• Guillon Gevrey-Chambertin 1er Cru Les Champeaux 2015 – The other 1er Crus usually capture more attention, but Champeaux is a really, really, beautiful wine in 2015 with fine minerality an excellent length.
  • Guillon Morey Saint Denis 1er Cru La Riotte 2015 – Always one of the more sexy wines of this set, in 2015 it’s a bit more trim and shows the fantastic silky purity of the vintage but still has plenty of generous fruit. Not as firm or earthy as the Gevrey wines, but really fun.
  • Guillon Gevrey-Chambertin 1er Cru Petit Chapelle 2015 – This normally a wine you really have to work at to taste. With Grand Cru-level concentration and structure, it can be hard to penetrate young. In 2015, Burghound says, “while it would be infanticide to open one early, this just makes one feel like drinking it.”

You’ll see all the wines listed on our website with further descriptions and pricing. Mix/match among these bottling for best six- and twelve-bottle savings.

Before Chateauneuf: A Little History of Lirac

Lirac galetLirac’s 1,700 acres of vineyard are essentially the other half of Chateauneuf du Pape. Lirac sits on the West bank of the Rhone river, opposite Chateauneuf. The climate and subsoil are essentially identical to Chateauneuf, and – like Chateauneuf – most of the vineyards are covered in large, rounded, stones called “galet” left behind by the Rhone when it filled the entire valley in ancient times.

When the Papacy arrived in Avignon in the early 1300s and began searching out sources of wine for communion and celebration, Lirac was quickly identified as the source of the very finest wine in the region. We know that Pope Innocent IV paid a premium for the 20 casks of Lirac he purchased in 1357.

Lirac’s Fame
Even after the Pope’s returned to Rome, Lirac’s fame as the Rhone’s best wine continued to grow. Both King Henry IV (late 1500s) and Louis XIV (1600s-early 18th Century) regularly served Lirac at their courts. From Lirac’s river port of Roquemaure, the region’s red wine reached England and Holland by the late 1500s and by the end of the 1700s Lirac was, as the Oxford Companion to Wine explains, “a much more important wine center than Chateauneuf du Pape.”

With high demand came the temptation for fraud, and unscrupulous winemakers throughout the Rhone – including in Chateauneuf – often tried to pass their “inferior” wines off as Lirac. To help stamp out this fraud, in 1737 the king of France ordered that casks shipped from Roquemaure should be branded “CDR” – for Cotes du Rhone – as a sign that they were authentic and of the highest quality.

Lirac thrived as the Southern Rhone’s premier wine region right up until the 1860s. By the end of the 1870s, though, the vines were almost all gone and the economy in ruins. When Rhone wines began to return to fame and fortune after WWII, it was Chateauneuf that took the lead with Lirac only gradually recovering as a source of everyday rosé priced below the better known wines of neighboring Tavel.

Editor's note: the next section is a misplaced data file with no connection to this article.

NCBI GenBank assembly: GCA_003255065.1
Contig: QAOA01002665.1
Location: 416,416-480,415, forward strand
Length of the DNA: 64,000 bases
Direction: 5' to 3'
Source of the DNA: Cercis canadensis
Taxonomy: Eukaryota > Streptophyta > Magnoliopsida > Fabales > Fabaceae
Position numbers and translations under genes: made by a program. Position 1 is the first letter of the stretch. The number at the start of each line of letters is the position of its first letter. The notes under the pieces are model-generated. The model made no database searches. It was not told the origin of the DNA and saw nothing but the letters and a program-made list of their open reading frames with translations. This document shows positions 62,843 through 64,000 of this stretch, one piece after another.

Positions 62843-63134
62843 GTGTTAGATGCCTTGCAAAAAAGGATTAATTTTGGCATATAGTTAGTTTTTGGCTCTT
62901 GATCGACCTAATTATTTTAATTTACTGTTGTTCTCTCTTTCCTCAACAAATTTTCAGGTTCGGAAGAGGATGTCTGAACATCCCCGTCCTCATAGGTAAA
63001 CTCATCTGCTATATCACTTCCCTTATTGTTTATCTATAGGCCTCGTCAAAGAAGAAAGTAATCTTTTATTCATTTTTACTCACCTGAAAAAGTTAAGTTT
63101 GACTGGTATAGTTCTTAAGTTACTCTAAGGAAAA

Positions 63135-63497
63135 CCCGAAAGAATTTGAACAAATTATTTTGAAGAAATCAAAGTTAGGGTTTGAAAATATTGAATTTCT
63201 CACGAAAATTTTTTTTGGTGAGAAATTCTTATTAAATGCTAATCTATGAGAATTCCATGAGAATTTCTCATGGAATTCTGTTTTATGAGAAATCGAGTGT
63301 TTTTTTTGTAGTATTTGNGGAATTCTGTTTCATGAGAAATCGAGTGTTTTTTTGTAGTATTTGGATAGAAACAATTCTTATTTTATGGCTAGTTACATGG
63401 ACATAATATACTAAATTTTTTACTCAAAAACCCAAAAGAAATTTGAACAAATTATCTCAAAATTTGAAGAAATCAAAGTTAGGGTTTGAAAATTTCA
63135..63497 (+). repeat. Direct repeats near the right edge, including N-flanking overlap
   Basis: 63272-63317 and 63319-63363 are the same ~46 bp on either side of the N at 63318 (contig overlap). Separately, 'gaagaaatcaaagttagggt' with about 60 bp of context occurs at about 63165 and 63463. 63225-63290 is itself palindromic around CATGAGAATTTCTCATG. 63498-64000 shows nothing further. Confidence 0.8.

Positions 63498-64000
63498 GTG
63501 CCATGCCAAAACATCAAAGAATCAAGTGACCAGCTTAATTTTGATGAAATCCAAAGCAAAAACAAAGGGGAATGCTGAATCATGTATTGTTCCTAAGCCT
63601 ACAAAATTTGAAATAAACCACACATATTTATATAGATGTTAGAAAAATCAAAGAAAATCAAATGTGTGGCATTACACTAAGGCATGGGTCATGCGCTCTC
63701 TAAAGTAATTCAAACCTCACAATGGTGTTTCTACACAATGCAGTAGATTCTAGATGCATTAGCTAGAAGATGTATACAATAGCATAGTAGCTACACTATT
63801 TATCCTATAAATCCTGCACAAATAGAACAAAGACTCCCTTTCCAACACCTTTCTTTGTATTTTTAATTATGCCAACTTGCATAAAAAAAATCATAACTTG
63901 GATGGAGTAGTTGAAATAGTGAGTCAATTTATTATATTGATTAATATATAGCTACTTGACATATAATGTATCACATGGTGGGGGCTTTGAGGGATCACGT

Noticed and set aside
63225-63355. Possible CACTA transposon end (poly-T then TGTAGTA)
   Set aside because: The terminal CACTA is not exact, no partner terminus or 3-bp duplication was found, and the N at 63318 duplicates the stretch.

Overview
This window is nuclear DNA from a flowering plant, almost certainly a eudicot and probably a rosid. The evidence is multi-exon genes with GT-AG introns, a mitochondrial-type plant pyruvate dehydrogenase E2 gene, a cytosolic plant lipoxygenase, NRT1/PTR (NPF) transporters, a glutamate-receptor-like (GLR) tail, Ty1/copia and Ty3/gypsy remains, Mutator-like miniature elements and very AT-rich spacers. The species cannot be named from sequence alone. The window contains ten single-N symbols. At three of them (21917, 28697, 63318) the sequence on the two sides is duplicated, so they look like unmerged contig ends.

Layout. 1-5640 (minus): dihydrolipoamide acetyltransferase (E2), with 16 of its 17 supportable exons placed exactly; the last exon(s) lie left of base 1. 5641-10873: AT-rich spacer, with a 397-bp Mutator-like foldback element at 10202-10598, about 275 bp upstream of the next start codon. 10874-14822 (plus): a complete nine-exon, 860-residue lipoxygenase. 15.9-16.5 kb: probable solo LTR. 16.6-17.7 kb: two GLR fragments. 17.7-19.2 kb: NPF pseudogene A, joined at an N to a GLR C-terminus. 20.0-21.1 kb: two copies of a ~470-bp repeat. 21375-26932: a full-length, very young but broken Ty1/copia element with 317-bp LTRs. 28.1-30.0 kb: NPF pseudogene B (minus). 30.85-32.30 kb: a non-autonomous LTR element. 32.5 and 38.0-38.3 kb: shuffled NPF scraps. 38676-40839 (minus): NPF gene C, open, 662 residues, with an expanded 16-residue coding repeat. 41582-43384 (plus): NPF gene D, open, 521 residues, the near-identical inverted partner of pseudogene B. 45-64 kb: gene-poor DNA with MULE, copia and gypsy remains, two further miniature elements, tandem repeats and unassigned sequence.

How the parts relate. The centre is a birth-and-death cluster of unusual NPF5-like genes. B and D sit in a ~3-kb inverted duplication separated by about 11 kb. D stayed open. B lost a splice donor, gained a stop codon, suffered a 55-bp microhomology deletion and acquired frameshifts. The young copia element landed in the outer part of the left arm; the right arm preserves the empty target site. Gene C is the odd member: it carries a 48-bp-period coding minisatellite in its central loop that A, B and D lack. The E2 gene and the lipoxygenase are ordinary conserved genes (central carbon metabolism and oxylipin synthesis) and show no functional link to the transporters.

The Accidental Introductin of Phylloxera
A large part of the blame falls to an unnamed winemaker at Lirac’s Chateau de Clary. In a well-meaning experiment with native American grape vines imported from California, he introduced the North American vine louse called phylloxera to Lirac’s vineyards in 1863. Own-rooted European grapes had no resistance to the pest, and soon vines across the region began to wither and die. Phylloxera eventually spread across all of Europe, cutting wine production by 50-80% as it expanded until growers discovered how to defeat it by grafting European vinifera vines onto American lambrusca root stock.

Lirac, like the rest of the Rhone Valley, began to replant and recover at the beginning of the 20th Century, only to be set back by economic crisis, WWI, and increased competition for everyday red wine from Algeria and the South of France. As in neighboring Chateauneuf, growers began banding together in the 1930s to establish quality standards and promote their region. But, while Chateauneuf was able to complete the process and achieve legal recognition for its rules and “brand” by 1937, Lirac moved more slowly and was unable to complete the process before WWII brought an end to wine region creation. “Lirac” didn’t receive its formal recognition until 1947.

With its head start, better marketing, and – perhaps – decision to ban rosé in the appellation, Chateauneuf steadily improved its reputation and demand throughout the mid-20th Century. With more demand came higher prices, and with higher prices came the ability to invest further in quality in the vineyard and winery. Lirac growers lagged and increasingly turned to less expensive rosé wines that could be made in large quantities and turned into cash immediately after the vintage. By the 1980s, Lirac was best known in the wine world as a source of everyday red Cotes du Rhone and as a good value alternative to the more expensive pink wines from neighboring Tavel.

Fortunately for us, several vigneron continued to understand Lirac’s potential and were willing to invest and take risks to return the region to fine wine status. Christophe Delorme at Domaine de la Mordoree, Henri de Lanzac of Chateau de Segries, and Alain Jaume of Grand Veneur led the charge and, today, these three remain benchmark producers who are helping to return Lirac to the fame it once held.

To Try: Dom Grand Veneur Clos de Sixte Lirac